On the issue  of the Armenians of Western Armenia

  • by Western Armenia, July 11, 2023 in Culture
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Karno Kochari is one of the varieties of the Kochari dance, which was popular in the Karin region. "Kochari" is the most popular and currently best-preserved Armenian dance of the Armenian highlands.

The etymology of the dance is as follows: The root "Koch" seems to be related to the names "goch," "ghoch," and "khoch," which refer to an uncircumcised and uneducated ram, symbolizing the ram cult that dates back to ancient times.

This captivating dance form is characterized by its vibrant colors and masculine dynamics. Although the dancers may no longer be aware of the ancient "ram-goat" content of the dance, the original form of the dance, rooted in the valleys, has not been completely leveled out by time and subsequent cultural changes.

When asked about the origins of Kochari, many people respond with uncertainty, stating that they do not know. Some even answer the question with another question, emphasizing that the love for this dance is ingrained in their blood, and that's what truly matters.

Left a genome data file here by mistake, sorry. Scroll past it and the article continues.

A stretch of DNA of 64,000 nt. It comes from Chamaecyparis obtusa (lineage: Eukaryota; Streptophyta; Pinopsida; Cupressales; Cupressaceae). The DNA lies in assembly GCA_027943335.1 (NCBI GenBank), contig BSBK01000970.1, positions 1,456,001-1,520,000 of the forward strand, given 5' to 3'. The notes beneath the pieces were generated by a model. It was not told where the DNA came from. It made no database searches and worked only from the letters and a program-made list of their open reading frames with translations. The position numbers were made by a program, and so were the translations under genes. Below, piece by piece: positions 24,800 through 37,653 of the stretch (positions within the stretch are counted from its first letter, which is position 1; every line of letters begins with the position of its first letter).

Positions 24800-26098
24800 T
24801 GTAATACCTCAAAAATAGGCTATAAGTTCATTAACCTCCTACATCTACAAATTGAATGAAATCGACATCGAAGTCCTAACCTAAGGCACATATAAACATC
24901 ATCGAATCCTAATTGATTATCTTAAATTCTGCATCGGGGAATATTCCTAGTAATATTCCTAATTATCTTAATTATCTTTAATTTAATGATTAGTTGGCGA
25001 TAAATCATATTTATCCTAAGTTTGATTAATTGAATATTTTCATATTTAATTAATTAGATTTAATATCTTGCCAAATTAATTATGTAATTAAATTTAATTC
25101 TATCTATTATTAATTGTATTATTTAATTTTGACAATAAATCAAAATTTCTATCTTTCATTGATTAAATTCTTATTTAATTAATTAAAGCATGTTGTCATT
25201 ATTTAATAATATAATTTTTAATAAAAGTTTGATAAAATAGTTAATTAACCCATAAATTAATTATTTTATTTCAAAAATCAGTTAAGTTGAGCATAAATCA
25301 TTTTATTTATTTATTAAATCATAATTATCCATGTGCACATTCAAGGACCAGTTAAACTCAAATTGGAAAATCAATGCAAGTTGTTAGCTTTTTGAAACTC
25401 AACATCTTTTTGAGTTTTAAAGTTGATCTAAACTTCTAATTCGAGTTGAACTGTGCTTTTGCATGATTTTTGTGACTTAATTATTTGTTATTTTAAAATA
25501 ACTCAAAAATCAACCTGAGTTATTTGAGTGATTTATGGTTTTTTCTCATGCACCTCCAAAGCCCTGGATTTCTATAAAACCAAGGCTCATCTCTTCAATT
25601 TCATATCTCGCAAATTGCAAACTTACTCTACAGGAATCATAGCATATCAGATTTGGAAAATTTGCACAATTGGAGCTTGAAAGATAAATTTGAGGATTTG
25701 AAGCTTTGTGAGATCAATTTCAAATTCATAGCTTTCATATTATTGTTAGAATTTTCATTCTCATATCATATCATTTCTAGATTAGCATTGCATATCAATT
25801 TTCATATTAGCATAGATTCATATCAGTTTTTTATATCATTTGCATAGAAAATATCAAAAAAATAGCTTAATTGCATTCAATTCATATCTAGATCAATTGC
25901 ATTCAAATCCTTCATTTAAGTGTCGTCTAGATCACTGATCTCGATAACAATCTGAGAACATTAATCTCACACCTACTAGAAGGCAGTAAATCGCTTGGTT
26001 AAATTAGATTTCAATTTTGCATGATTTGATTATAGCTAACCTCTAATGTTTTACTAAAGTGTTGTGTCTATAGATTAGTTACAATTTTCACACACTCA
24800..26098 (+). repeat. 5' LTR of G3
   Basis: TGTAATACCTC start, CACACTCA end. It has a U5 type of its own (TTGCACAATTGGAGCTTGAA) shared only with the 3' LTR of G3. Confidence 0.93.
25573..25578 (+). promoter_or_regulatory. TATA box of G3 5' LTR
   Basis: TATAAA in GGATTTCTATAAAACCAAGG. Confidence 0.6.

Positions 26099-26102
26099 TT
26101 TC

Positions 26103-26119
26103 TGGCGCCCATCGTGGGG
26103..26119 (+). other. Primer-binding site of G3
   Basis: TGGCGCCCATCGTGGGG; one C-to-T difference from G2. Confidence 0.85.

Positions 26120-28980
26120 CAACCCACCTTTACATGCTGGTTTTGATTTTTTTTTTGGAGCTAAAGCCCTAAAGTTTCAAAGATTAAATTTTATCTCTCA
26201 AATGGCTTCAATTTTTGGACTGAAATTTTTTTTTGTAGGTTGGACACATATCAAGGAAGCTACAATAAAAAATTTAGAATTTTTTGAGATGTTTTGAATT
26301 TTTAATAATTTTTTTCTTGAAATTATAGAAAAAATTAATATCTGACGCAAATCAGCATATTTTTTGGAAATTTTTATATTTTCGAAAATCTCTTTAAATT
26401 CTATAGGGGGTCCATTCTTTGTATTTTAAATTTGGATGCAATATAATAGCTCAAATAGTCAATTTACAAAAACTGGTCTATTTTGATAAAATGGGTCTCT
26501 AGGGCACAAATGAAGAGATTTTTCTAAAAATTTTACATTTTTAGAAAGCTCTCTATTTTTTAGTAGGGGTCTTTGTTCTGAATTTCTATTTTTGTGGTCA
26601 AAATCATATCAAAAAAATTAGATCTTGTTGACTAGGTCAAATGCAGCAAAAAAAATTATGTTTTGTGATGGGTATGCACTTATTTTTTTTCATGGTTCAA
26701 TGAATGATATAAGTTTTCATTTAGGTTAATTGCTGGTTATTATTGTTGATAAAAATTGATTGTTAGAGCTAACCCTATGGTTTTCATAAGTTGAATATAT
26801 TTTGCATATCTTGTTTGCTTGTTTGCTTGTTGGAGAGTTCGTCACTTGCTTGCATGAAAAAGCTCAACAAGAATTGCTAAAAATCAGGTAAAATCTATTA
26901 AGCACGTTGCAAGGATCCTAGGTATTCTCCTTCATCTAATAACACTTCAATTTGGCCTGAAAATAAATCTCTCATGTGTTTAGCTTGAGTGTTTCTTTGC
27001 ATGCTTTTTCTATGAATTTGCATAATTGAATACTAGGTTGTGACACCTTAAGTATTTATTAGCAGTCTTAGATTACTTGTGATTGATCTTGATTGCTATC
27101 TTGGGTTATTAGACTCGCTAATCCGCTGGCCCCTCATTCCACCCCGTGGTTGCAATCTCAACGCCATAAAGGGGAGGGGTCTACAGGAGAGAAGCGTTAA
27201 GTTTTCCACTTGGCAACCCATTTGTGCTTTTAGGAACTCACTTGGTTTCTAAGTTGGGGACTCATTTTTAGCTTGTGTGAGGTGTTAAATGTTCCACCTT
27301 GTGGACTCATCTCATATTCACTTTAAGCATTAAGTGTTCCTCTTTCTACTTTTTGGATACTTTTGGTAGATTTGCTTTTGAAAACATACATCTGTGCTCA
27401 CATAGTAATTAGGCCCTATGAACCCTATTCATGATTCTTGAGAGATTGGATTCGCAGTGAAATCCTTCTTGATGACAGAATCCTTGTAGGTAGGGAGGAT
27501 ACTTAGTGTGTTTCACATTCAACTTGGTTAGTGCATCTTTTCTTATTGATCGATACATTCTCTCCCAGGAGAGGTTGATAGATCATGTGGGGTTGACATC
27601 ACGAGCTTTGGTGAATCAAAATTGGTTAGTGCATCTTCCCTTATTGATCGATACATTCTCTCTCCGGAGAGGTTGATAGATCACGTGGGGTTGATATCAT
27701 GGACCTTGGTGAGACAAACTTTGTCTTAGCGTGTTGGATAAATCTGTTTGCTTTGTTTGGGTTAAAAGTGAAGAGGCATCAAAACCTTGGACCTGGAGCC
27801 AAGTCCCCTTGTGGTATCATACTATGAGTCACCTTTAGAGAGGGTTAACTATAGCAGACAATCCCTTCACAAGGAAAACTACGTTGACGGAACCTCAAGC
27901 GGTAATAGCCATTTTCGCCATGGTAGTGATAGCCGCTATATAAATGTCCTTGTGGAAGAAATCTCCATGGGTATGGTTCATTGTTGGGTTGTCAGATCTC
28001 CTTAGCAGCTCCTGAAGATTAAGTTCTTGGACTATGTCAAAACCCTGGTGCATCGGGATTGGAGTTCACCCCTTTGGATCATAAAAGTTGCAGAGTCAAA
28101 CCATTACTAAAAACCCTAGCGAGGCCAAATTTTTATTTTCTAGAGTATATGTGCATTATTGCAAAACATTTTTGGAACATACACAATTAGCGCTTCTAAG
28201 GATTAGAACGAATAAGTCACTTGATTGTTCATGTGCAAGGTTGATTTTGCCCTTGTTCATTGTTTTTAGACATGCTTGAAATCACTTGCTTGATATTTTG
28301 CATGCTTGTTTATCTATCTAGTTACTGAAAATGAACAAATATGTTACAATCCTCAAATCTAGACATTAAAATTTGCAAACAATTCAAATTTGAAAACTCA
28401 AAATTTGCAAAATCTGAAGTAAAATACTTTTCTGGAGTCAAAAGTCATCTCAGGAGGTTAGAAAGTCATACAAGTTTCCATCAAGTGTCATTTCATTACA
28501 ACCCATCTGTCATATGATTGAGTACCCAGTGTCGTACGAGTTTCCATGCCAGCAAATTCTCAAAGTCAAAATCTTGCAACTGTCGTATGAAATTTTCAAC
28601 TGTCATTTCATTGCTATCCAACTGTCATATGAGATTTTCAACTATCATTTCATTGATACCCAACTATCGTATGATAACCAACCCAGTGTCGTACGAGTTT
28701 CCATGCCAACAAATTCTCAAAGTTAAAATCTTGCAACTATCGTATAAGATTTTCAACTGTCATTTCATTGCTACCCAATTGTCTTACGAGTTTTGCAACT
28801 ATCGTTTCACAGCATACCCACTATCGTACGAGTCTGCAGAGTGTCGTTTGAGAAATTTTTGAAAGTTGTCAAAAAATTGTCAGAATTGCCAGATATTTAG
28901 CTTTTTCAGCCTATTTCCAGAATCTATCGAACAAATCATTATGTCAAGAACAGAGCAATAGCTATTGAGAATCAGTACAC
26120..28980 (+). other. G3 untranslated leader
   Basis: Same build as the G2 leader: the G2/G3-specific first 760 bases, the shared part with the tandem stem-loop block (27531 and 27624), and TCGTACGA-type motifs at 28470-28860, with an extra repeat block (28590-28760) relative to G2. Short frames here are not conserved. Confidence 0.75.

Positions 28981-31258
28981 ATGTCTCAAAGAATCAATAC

Gagik Ginosyan, the founder and leader of the ethnographic dance ensemble "Karin," disagrees with such an approach to Armenian heritage. He believes that Armenians should strive to know more about their own culture to prevent others from appropriating it. Ginosyan emphasizes the importance of instilling patriotism in children from infancy.

Kochari originated during pagan times when trees, water, the sun, and animals were worshipped. The dance, which imitates the body movements, strength, and power of the wild ram, symbolizes the ram cult and its association with territorial protection and the defense of the flock. Even today, centuries later, elements of this cult are preserved in both architecture and everyday life, with the Kochari dance being a prominent example.

Indeed, the cult of the ram is reflected in various forms of art. In particular, architectural elements resembling ram horns can be observed. Historians note that during the period of the cult, many sculptors depicted not only the horns but also the head of the ram. Armenians believed that by embodying the fearlessness of the ram, they could not be enslaved by anyone.

The dance also reflects elements of the ram cult. Kochari originated during the time of the ram cult, and it involved a ritual known as "getting up." This ritual entailed climbing on the hind "hooves" like a ram, ascending, and forcefully striking the ground with them. This element is preserved in several variations of Kochari, where dancers stand in a row, lift their feet, and vigorously strike the ground.